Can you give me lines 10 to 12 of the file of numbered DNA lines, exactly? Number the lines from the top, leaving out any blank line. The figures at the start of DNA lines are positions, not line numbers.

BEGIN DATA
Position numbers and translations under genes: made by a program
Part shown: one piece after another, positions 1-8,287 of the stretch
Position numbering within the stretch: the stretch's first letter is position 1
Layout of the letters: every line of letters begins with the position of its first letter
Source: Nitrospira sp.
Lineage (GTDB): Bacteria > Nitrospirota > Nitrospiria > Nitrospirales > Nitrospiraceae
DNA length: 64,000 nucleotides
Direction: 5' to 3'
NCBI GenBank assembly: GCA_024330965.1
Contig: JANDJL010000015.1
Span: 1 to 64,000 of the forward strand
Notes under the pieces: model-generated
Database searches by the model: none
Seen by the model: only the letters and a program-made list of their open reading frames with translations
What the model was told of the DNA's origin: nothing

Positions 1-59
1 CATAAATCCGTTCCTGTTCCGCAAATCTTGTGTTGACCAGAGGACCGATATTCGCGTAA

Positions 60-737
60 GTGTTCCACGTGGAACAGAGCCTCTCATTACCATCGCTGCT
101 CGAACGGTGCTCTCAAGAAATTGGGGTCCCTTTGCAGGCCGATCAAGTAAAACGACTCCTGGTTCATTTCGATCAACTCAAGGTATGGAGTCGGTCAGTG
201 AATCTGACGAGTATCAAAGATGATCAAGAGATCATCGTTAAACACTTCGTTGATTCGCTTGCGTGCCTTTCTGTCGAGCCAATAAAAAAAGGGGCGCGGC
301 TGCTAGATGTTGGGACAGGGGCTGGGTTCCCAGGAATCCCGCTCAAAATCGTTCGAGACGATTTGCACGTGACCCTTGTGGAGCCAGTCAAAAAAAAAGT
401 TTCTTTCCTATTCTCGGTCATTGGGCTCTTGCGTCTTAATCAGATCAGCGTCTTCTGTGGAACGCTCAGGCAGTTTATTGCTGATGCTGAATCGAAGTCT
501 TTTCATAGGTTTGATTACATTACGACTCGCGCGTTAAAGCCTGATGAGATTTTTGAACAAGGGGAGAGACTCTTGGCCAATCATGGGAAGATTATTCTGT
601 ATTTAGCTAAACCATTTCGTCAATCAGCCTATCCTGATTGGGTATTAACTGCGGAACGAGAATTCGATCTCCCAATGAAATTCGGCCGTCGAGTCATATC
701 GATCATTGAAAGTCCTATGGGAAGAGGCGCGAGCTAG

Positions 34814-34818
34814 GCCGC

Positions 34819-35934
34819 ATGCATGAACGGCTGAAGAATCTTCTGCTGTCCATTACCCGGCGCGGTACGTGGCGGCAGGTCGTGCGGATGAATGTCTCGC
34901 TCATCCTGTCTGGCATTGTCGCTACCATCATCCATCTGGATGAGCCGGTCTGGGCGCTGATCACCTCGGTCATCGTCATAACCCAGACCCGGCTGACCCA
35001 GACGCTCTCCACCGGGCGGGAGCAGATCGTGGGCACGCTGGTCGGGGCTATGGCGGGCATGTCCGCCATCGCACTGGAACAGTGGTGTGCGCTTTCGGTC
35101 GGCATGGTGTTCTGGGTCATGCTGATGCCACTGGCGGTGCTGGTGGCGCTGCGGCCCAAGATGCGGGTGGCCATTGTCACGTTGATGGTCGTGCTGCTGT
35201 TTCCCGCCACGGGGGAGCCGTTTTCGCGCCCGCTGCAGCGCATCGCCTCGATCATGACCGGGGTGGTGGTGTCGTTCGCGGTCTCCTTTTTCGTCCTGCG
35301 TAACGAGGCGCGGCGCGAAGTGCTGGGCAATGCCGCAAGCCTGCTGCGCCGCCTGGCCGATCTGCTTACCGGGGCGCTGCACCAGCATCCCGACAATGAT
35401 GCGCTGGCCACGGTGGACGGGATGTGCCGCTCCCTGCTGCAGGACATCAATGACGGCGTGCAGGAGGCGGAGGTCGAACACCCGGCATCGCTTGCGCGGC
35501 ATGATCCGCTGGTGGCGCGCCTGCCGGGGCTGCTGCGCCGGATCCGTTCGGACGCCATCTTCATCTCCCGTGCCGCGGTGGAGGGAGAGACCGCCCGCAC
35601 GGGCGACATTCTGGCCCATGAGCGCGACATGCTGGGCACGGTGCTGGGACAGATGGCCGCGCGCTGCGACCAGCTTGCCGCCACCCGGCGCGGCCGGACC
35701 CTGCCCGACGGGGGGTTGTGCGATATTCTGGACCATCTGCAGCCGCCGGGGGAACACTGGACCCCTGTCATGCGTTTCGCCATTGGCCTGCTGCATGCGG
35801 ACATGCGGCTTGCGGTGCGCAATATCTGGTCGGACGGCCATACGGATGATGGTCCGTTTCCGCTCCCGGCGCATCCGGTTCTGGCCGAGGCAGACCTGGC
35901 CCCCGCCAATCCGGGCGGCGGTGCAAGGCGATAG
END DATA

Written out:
Contig: JANDJL010000015.1
Span: 1 to 64,000 of the forward strand
Notes under the pieces: model-generated